Saturday, June 9, 2007


This last March I was up in Kentucky preaching a gospel meeting for the New Providence church. During an adult Bible class we were talking about consistency in worship and in life as a Christian. A comment was made by Bobby D. Osbron that I haven't forgotten. He said, "It's like those folks who talk about how folks shouldn't work on Sunday and then they go out to eat after services and make the folks at the restaurant work." I had never thought about that, but it put a new thought in my mind about the first day of the week. Many of us go through the motions of Sundays and do the same things week after week. While Christians must recognize this as the Lord's Day (Rev. 1:10) and never forsake the assembly (Heb. 10:25), we must also evaluate our approach to what we do with that day before we criticize others. If we are going to preach the gospel than we need to be consistent. If we are going to expect others to live up to the standards of Biblical teaching than we must not put up any stumbling blocks. If there is nothing wrong with going out to eat on Sunday, then there is nothing inherently sinful about working on that day. However, God must be first place in all things, and we must assemble with the saints. And as for blank statements, proceed with caution. You may end up convicting yourself.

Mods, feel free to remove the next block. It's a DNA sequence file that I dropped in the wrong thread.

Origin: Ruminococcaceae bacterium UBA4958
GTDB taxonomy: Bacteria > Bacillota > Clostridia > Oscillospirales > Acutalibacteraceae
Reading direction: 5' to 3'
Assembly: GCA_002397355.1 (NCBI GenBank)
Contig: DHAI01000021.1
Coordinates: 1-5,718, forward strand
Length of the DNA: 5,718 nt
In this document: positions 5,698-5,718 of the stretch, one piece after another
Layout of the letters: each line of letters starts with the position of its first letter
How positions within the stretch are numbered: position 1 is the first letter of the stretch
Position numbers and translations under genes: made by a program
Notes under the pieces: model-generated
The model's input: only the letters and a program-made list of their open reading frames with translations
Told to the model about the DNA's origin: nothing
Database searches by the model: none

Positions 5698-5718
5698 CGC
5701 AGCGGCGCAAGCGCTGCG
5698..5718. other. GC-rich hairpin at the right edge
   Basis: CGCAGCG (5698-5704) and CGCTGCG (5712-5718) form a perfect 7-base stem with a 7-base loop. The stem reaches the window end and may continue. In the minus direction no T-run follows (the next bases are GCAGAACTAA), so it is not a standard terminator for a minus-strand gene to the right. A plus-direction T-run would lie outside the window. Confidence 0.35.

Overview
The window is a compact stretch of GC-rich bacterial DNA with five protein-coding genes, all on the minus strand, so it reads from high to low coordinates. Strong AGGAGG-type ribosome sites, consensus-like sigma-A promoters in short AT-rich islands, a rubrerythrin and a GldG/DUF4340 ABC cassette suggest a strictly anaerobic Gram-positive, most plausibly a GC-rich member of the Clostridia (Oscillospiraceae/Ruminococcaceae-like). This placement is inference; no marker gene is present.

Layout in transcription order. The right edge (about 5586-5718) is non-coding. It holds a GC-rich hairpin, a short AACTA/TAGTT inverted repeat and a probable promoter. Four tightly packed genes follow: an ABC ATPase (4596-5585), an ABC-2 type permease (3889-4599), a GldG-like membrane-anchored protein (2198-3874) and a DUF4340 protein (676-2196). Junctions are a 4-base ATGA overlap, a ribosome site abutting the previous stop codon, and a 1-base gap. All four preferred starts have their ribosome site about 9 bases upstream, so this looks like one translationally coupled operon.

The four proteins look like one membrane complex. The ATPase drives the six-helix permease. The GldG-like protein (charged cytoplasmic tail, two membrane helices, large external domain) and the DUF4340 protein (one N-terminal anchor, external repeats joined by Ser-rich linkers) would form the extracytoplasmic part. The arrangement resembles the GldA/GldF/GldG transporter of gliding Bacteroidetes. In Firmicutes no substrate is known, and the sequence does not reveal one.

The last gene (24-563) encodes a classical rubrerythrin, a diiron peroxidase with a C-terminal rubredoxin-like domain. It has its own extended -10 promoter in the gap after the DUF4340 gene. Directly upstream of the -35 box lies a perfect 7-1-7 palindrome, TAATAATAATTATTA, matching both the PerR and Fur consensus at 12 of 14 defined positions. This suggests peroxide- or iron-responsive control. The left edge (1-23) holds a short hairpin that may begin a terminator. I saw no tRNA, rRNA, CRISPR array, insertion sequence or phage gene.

1. Good post, Jeremiah. I've thought about the eating out/working thing before as well, but it hasn't stopped me from going out to eat on Sunday. Do you think Christians should seriously consider a prohibition on Sunday commerce? It's an interesting thought for sure.

  2. Thanks, Derek. This is a good question. If my wife went into labor on a Sunday morning I would not expect the doctor to be at worship that morning. On that occasion the doctor belongs at the hospital delivering our baby. There certainly are reasons for working on Sunday. This is why Jesus gave the principle of rescuing the donkey in the ditch on the Sabbath. One other statement by the Lord in Mark 2:27 says it best - "The Sabbath was made for man, and not man for the Sabbath." I understand this to mean that holy days were created by God for our benefit, and yet they do not trump that which is associated with our nature as created beings. Forsaking the assembly is a sin, and yet there are times when by missing we would not be forsaking. I don't think food preparation would excuse me out of my obligation to the Lord. At the same time going to a restaurant on Sunday is not sinful. Even a brother could run a restaurant on Sunday, but I am convinced that such a business would not excuse him from worship. There is a difference between falling into a ditch and jumping into one.